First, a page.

'Bystander' offered for sale by Sandeman Yacht Company

'Bystander' offered for sale by Sandeman Yacht Company

“BYSTANDER OF MAN” " EUR 1,200,000
Charles E Nicholson 82 ft TSDY 1934

BYSTANDER was born with superb purpose revealed in her name - as original tender to the J-Class racing yacht VELSHEDA - and it is a little known fact that she was far from a spectator at Dunkirk in 1940 when saving 99 souls from drowning. Subsequently BYSTANDER has been cherished as the beautiful yacht that she is: a remarkably untampered with survivor from another age, exuding authenticity and atmosphere while still offering all that one would expect of a motor yacht of her length; a wonderful size that, depending on experience, requires as few crew as one desires - maybe even none. With her after accommodation reinstated after the J-Class tender days, she continues to offer stately comfort for six guests in four cabins, and to turn heads in Riviera anchorages.

Specification
Designer    Charles E Nicholson
Builder    Camper & Nicholson Gosport
Date    1934
Length overall    82 ft 0 in / 24.99 m
Length deck    82 ft 0 in / 24.99 m
Length waterline    75 ft 0 in / 22.86 m
Beam    16 ft 0 in / 4.88 m
Draft    6 ft 0 in / 1.83 m
Displacement    80 Tonnes
Construction    Carvel teak on part composite frames
Engine    2 x 94hp Gardner 5LW
Location    France
Price    POA

BYSTANDER was born with superb purpose revealed in her name - as original tender to the J-Class racing yacht VELSHEDA - and it is a little known fact that she was far from a spectator at Dunkirk in 1940 when saving 99 souls from drowning. Subsequently BYSTANDER has been cherished as the beautiful yacht that she is: a remarkably untampered with survivor from another age, exuding authenticity and atmosphere while still offering all that one would expect of a motor yacht of her length; a wonderful size that, depending on experience, requires as few crew as one desires - maybe even none. With her after accommodation reinstated after the J-Class tender days, she continues to offer stately comfort for six guests in four cabins, and to turn heads in Riviera anchorages.


HISTORY
A season of racing his J-Class racing yacht VELSHEDA around the coast will easily have persuaded BYSTANDER’s commissioning owner and relative newcomer to yacht ownership, Woolworths stores chairman WL “Bill” Stephenson, of the need for his own handy and comfortable tender to act as mother ship, floating hotel, tow-boat and ship's stores.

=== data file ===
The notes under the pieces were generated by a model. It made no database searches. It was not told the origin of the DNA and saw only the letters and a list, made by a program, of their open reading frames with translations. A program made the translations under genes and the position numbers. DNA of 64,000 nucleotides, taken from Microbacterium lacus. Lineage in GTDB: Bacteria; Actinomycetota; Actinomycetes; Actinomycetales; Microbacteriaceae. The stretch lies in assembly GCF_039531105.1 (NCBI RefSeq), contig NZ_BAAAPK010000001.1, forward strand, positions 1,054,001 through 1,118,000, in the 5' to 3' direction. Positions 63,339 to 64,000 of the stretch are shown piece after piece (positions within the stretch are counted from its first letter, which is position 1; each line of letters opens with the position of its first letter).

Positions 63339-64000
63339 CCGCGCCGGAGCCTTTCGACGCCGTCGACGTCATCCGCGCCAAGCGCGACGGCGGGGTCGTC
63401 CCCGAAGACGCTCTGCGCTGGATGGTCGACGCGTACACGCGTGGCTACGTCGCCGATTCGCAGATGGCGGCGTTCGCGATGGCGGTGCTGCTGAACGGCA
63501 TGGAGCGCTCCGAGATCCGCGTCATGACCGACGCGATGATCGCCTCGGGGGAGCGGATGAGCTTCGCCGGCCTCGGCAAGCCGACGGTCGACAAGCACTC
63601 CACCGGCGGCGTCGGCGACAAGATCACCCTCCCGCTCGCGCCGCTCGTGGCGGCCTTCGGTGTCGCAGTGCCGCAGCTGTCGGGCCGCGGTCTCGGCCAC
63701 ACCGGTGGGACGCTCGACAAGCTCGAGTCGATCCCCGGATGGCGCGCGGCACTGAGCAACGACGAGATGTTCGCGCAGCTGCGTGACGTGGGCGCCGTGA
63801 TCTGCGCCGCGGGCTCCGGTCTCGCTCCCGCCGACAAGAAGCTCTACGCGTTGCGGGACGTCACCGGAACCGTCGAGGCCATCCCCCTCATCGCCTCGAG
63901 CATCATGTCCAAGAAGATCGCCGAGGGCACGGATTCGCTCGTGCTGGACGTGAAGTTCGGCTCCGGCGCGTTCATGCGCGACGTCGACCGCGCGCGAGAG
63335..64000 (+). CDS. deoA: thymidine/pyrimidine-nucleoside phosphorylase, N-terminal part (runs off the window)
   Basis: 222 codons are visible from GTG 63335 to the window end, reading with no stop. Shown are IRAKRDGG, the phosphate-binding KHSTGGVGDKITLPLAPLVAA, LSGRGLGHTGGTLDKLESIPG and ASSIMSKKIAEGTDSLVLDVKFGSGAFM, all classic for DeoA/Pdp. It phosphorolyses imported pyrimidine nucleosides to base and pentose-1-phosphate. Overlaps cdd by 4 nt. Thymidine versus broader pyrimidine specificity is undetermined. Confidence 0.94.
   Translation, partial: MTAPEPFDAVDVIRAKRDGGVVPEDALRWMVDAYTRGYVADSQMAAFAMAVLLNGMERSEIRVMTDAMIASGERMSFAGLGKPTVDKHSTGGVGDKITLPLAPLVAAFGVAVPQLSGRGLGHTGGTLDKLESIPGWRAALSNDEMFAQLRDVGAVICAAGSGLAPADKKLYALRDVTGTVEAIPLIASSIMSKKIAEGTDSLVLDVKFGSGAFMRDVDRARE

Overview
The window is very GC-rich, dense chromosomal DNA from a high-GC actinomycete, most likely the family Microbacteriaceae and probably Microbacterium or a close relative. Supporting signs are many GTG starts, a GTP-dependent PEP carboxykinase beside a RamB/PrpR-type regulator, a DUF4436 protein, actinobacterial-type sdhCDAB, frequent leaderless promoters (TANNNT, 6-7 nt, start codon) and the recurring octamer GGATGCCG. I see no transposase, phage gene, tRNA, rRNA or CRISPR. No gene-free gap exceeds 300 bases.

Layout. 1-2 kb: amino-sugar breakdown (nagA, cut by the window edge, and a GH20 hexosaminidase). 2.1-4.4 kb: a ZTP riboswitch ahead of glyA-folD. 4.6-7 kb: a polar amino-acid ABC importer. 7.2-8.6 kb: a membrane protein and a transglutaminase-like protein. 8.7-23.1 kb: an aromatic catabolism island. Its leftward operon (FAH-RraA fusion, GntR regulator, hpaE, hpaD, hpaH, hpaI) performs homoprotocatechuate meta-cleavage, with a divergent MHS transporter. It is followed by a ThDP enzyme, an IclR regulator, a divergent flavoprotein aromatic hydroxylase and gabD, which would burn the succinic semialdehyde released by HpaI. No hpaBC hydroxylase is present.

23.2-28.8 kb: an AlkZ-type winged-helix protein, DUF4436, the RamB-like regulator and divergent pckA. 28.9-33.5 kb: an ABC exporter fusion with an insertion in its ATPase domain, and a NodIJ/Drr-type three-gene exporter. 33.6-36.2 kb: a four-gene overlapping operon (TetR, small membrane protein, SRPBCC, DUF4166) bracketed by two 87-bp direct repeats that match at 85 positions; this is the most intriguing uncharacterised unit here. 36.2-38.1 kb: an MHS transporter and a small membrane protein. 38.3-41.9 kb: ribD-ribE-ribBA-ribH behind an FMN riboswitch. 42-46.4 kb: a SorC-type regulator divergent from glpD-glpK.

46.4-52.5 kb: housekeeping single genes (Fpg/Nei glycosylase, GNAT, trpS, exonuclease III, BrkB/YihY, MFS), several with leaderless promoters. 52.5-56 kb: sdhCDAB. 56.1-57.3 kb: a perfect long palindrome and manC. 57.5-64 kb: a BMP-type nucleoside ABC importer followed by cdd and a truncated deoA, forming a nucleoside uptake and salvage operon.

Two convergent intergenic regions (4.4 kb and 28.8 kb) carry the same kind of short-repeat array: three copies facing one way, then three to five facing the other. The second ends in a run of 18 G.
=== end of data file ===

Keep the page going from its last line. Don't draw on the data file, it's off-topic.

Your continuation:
But BYSTANDER began life as a "stock boat", laid down speculatively at Camper & Nicholson’s Gosport yard to keep their highly skilled workforce busy during a Great Depression-fuelled lull. Stock boats by famous yards with famous in-house designers are among the purest – because the architect is able to design and build what he thinks is right, without client input. Charles E Nicholson certainly got it right with BYSTANDER; he never got much wrong.

Stephenson had first set eyes on her at an advanced stage of construction, and obviously liked what he saw. Before long all accommodation aft of the engine room was being removed to create space for VELSHEDA's equipment.

BYSTANDER was launched at Gosport on 14 April 1934, two days before the launch there of the UK’s 3rd J-Class yacht, T.O.M. Sopwith’s America’s Cup challenger ENDEAVOUR. BYSTANDER being fitted-out close to the launching slip features in photographs and newsreel film of that special occasion; it was her first act of bystanding!

Stephenson didn’t keep VELSHEDA for long. ENDEAVOUR II’s loss to RANGER in the 1937 America’s Cup match heralded the end of J-Class activity both sides of the Atlantic. The J was laid up on the Hamble River - she would remain there for over 40 years until her first 1980s restoration - and BYSTANDER was replaced as Stephenson’s motor yacht by the larger MALAHNE, also designed and built by Camper & Nicholson.

Her new owner was long time managing director of the Daily Mirror newspaper and Rear Commodore of the Royal Southampton Yacht Club, Wallace D Roome, but the advent of the second world war made this a short-lived affair, with BYSTANDER becoming government requisitioned for war service with the British Admiralty's mine countermeasures base, HMS Vernon, and recorded as working out of Brightlingsea, Essex, Lowestoft, Suffolk, and Port Edgar on the Firth of Forth.

It's a little known fact that she was far from a BYSTANDER at Dunkirk in May 1940 when she saved 99 souls: crew and evacuees from the bombed and sunk Isle of Man Steam Packet ferry KING ORRY, and soldiers from the shore. Her cook, Jesse Elton from Poole, who single-handedly swam to rescue 25 from KING ORRY eventually received the Conspicuous Gallantry Medal from the King at Buckingham Palace.

Decommissioning was followed by a post-war series of short ownerships in UK waters, including Wing Commander (later Group Captain) J Shepherd, who was stationed in the north of Scotland, with her port of registry changing to Inverness, followed by retired naval commander HB Crane CBE.

She then enjoyed a brief period of use as the floating studio of American born sculptor and yachtswoman Mrs Pauline Boumphrey and her artist friends, including time in Paris and on the Seine.

BYSTANDER was a participant in the 1953 Coronation Review of the [Royal Navy] Fleet off Spithead, probably under the ownership of publisher and Member of Parliament Colonel Oliver Crosthwaite-Eyre, MP.

Life was never boring during her first 20 years: many different roles and owners, not all mentioned here…

At some point in the early 1960s she headed south to the Mediterranean and her ownership history, hidden behind company names, becomes harder to trace, though one known owner in the early 1970s was French operetta composer Francis Lopez. What is clear is that BYSTANDER has always been cherished.

Click here for more classic and vintage yachts & motor yachts from Sandeman


 

 
 


Related Modus Vivendi Articles

695 articles